On April 3, 2012, Sonia showered Pranab with praises, a fact that he warily noted, “She was very warm and positive. She said that I am aware of the heavy burden you are carrying, but I have no one like you with such vast experience in politics, economics and diplomacy and moreover, the respect you command with all parties is unique…” But the “high praise” by Sonia was “usually followed by withholding of something”. Events led Pranab also to hope that if Manmohan Singh is considered as President, he still had a chance at becoming PM, a job he so fervently coveted. “...I returned with a vague impression that she might wish to consider Manmohan Singh as the UPA presidential nominee. I thought that if she selected Singh for the presidential office, she may choose me as the Prime Minister,” Sharmistha quotes Pranab.
Pranab’s diaries also confirm a fact that we, as reporters covering the BJP at the time, had heard from Arun Jaitley who went on to become Finance Minister and spearheaded the passage of the historic Goods and Services Tax. It was that the BJP did not allow the passage of the GST during the UPA’s time because of the CBI investigations into the Gujarat riots and the role of the government headed by Narendra Modi. The book reproduces an excerpt from Pranab’s diaries on August 17, 2010: “At 1 p.m., I met Sushma (Swaraj), Arun (Jaitley) and Yashwant Sinha. They agreed to support the Civil Nuclear Liability Bill but told me that on GST, they would not support because of the CBI case against the Modi government in Gujarat.”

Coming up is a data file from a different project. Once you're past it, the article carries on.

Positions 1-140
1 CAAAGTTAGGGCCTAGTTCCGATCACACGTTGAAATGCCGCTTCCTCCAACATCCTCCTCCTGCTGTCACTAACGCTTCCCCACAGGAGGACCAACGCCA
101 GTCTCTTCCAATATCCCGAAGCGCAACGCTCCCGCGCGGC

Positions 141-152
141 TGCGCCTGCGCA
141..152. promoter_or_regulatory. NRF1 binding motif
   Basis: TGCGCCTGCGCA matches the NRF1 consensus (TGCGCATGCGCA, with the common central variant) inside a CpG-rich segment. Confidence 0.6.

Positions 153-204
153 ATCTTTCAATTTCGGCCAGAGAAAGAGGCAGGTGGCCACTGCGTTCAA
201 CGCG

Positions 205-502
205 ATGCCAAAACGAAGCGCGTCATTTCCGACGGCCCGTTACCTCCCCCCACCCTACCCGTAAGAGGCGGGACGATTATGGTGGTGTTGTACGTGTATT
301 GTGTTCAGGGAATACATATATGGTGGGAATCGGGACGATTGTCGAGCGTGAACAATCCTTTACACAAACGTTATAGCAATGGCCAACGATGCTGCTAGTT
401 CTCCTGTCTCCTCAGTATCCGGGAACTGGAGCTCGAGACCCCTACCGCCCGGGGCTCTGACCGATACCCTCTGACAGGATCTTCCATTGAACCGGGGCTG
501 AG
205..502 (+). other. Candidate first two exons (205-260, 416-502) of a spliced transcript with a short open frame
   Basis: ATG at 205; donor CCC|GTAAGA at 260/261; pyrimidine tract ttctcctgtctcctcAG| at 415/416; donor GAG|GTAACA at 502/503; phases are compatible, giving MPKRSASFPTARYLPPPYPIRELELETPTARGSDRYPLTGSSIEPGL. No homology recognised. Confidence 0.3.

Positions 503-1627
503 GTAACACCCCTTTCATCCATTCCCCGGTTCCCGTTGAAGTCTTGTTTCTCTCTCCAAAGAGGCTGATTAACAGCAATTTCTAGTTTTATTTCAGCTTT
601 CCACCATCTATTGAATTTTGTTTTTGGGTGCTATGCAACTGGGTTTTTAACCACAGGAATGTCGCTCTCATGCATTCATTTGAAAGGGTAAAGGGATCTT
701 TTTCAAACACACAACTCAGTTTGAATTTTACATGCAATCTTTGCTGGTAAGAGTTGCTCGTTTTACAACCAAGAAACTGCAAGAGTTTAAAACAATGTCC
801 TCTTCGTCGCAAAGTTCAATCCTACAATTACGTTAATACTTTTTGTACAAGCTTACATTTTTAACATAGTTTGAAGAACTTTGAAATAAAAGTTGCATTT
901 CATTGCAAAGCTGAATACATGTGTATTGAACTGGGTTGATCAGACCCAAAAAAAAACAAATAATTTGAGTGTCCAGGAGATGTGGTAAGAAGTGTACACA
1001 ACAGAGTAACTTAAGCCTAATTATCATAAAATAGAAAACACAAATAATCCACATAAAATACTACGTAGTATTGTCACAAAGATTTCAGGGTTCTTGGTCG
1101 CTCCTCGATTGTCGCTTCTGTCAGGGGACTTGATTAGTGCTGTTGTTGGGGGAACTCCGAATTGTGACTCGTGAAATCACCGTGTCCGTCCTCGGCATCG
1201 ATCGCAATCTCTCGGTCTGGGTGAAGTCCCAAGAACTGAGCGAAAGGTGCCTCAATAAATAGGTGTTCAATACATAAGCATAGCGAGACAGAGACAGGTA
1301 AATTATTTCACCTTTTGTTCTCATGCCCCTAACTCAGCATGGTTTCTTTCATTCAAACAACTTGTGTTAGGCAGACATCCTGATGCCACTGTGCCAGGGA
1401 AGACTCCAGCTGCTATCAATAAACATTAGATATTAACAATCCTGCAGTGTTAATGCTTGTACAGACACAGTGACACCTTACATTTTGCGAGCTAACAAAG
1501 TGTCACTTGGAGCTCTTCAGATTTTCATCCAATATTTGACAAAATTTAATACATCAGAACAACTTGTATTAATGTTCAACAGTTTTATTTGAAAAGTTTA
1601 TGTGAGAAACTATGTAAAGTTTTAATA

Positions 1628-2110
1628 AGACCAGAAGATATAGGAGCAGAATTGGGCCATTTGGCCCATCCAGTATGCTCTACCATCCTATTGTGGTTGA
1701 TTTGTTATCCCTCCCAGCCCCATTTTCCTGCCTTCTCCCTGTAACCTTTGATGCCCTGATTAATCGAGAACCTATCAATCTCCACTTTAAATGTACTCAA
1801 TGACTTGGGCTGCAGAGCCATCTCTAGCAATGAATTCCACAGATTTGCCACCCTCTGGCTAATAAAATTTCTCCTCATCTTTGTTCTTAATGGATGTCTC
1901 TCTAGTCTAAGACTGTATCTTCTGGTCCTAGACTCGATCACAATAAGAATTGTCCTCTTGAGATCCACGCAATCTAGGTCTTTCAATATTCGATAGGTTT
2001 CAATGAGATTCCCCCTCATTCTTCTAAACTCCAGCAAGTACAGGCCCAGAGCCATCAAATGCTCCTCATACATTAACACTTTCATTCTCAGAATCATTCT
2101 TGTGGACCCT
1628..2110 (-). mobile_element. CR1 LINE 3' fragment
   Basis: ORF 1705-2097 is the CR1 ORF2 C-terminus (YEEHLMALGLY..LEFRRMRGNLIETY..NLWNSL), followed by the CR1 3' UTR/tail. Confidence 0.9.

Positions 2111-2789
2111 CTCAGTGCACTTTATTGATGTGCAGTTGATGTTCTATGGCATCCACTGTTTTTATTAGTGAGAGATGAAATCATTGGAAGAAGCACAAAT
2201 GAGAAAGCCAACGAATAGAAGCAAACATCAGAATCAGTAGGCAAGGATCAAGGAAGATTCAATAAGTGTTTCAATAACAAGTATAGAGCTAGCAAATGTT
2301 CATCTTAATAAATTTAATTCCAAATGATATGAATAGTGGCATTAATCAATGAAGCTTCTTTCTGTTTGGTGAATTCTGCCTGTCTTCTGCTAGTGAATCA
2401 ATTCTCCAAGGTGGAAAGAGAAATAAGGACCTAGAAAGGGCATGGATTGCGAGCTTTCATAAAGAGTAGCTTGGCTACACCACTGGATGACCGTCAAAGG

The book is instructive in decoding the seemingly unfathomable crests and troughs of political life in India. Mamata Banerjee, who has just wrecked the Opposition’s INDIA alliance by deciding to go solo in West Bengal, has been characterised as a trouble-maker by the Congress veteran in his diaries. He describes how she, as Railway Minister, announced a 75-day productivity-linked bonus to railway workers without taking prior approval from the Cabinet. Then again, he noted, “Mamata created another problem. She wants to place on the table of the House a white paper on railway and a vision document. These documents haven’t been seen by anybody – neither Cabinet nor PM. When I suggested to her to show it to PM, she grumbled and protested.”